lated diastolic heart failure and correlate with exercise fraction. Eur Heart J 2016;37:3293–302.
27. Gillebert TC, Leite-Moreira AF, De Hert SG.
intolerance. J Am Coll Cardiol 2001;38:796–802. 16. Andersen MJ, Olson TP, Melenovsky V, Load dependent diastolic dysfunction in heart
Kane GC, Borlaug BA. Differential hemodynamic failure. Heart Fail Rev 2000;5:345–55.
7. Melenovsky V, Borlaug BA, Rosen B, et al.
effects of exercise and volume expansion in peo-
Cardiovascular features of heart failure with pre- 28. Borlaug BA, Kass DA. Ventricular-vascular
ple with and without heart failure. Circ Heart Fail
served ejection fraction versus nonfailing hyper- interaction in heart failure. Cardiology clinics 2011;
2015;8:41–8.
tensive left ventricular hypertrophy in the urban 29:447–59.
Baltimore community: the role of atrial remodel- 17. Andersen MJ, Hwang SJ, Kane GC, et al.
ing/dysfunction. J Am Coll Cardiol 2007;49: Enhanced pulmonary vasodilator reserve and 29. Brunner EJ, Shipley MJ, Ahmadi-Abhari S,
198–207. abnormal right ventricular: pulmonary artery et al. Adiposity, obesity, and arterial aging: lon-
coupling in heart failure with preserved ejection gitudinal study of aortic stiffness in the Whitehall
8. Desai AS, Mitchell GF, Fang JC, Creager MA.
fraction. Circ Heart Fail 2015;8:542–50. II cohort. Hypertension 2015;66:294–300.
Central aortic stiffness is increased in patients with
heart failure and preserved ejection fraction. 18. Obokata M, Kane GC, Reddy YN, Olson TP, 30. Wohlfahrt P, Redfield MM, Lopez-Jimenez F,
J Card Fail 2009;15:658–64. Melenovsky V, Borlaug BA. The role of diastolic et al. Impact of general and central adiposity on
stress testing in the evaluation for HFpEF: a ventricular-arterial aging in women and men. J Am
9. Tartiere-Kesri L, Tartiere JM, Logeart D,
simultaneous invasive-echocardiographic study. Coll Cardiol HF 2014;2:489–99.
Beauvais F, Cohen Solal A. Increased proximal
Circulation 2017;135:825–38. 31. Williams B, Lacy PS, Thom SM, et al. Differential
arterial stiffness and cardiac response with mod-
erate exercise in patients with heart failure and 19. Pauca AL, O’Rourke MF, Kon ND. Prospective impact of blood pressure-lowering drugs on central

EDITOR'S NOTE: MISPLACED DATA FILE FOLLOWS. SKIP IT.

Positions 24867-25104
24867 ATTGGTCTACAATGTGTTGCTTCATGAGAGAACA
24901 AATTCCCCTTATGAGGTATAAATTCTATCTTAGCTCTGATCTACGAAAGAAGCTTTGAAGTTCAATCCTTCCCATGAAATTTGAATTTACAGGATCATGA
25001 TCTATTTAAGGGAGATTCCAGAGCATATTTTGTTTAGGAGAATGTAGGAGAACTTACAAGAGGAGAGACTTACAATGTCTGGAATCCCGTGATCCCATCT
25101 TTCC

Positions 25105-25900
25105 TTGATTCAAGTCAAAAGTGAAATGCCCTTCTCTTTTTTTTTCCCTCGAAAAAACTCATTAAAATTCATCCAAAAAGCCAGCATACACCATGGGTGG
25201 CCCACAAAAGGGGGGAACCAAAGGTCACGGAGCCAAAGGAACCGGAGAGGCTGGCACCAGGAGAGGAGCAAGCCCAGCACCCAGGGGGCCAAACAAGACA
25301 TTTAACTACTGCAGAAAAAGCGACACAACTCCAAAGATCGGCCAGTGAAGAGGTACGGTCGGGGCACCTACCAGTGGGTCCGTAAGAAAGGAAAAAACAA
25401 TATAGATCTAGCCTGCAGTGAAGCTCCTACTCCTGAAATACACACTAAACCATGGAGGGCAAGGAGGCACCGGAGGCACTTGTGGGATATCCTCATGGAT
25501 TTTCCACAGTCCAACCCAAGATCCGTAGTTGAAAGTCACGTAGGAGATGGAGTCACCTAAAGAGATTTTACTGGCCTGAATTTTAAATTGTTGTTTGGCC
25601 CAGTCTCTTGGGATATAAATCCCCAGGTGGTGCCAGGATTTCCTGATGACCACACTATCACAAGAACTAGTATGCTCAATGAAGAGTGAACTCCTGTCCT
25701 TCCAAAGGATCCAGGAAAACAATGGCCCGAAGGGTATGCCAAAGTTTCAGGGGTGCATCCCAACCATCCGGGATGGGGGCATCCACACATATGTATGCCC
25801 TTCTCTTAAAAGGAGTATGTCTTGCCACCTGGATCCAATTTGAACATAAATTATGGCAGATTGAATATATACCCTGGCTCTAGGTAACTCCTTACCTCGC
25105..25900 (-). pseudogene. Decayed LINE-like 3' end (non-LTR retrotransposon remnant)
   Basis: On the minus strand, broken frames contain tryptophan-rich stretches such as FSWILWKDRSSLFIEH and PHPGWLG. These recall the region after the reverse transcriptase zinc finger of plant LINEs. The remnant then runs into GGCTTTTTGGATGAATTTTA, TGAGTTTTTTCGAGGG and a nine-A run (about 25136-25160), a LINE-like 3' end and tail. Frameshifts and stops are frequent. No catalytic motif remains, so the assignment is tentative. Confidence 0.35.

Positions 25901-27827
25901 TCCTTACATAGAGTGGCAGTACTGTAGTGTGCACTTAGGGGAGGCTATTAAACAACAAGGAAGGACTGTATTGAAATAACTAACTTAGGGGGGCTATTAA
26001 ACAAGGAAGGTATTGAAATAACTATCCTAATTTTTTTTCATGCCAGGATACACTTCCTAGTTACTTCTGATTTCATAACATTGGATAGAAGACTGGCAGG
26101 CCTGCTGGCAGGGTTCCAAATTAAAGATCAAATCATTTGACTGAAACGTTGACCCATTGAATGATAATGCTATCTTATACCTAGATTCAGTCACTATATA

preserved ejection fraction. J Am Coll Cardiol evaluation of a method for estimating ascending aortic pressure and clinical outcomes: principal
2012;59:455–61. aortic pressure from the radial artery pressure results of the Conduit Artery Function Evaluation
waveform. Hypertension 2001;38:932–7. (CAFE) study. Circulation 2006;113:1213–25.
10. Weber T, Wassertheurer S, O’Rourke MF, et al.
Pulsatile hemodynamics in patients with exer- 20. Sharman JE, Lim R, Qasem AM, et al. Valida- 32. Reil JC, Tardif JC, Ford I, et al. Selective heart
tional dyspnea: potentially of value in the tion of a generalized transfer function to rate reduction with ivabradine unloads the left
148 Reddy et al. JACC VOL. 70, NO. 2, 2017

Aortic Stiffening in HFpEF JULY 11, 2017:136–48

ventricle in heart failure patients. J Am Coll blood pressures. Circulation 2015;131:381–9; 37. Simon MA, Vanderpool RR, Nouraie M, et al.
Cardiol 2013;62:1977–85. discussion 389. Acute hemodynamic effects of inhaled sodium
nitrite in pulmonary hypertension associated with
33. Mitchell GF, Izzo JL Jr., Lacourciere Y, et al. 35. Zamani P, Rawat D, Shiva-Kumar P, et al.
heart failure with preserved ejection fraction. JCI
Omapatrilat reduces pulse pressure and proximal Effect of inorganic nitrate on exercise capacity in
Insight 2016;1:e89620.
aortic stiffness in patients with systolic hyperten- heart failure with preserved ejection fraction.
sion: results of the conduit hemodynamics of Circulation 2015;131:371–80; discussion 380.
omapatrilat international research study. Circula-
36. Eggebeen J, Kim-Shapiro DB, Haykowsky M, KEY WORDS aortic stiffness, exercise,
tion 2002;105:2955–61.
et al. One week of daily dosing with beetroot juice heart failure, HFpEF, hypertension
34. Omar SA, Fok H, Tilgner KD, et al. Para- improves submaximal endurance and blood
doxical normoxia-dependent selective actions of pressure in older patients with heart failure and
inorganic nitrite in human muscular conduit preserved ejection fraction. J Am Coll Cardiol HF A PPE NDI X For a supplemental table, please
arteries and related selective actions on central 2016;4:428–37. see the online version of this article.
Reproduced with permission of copyright owner.
Further reproduction prohibited without
permission.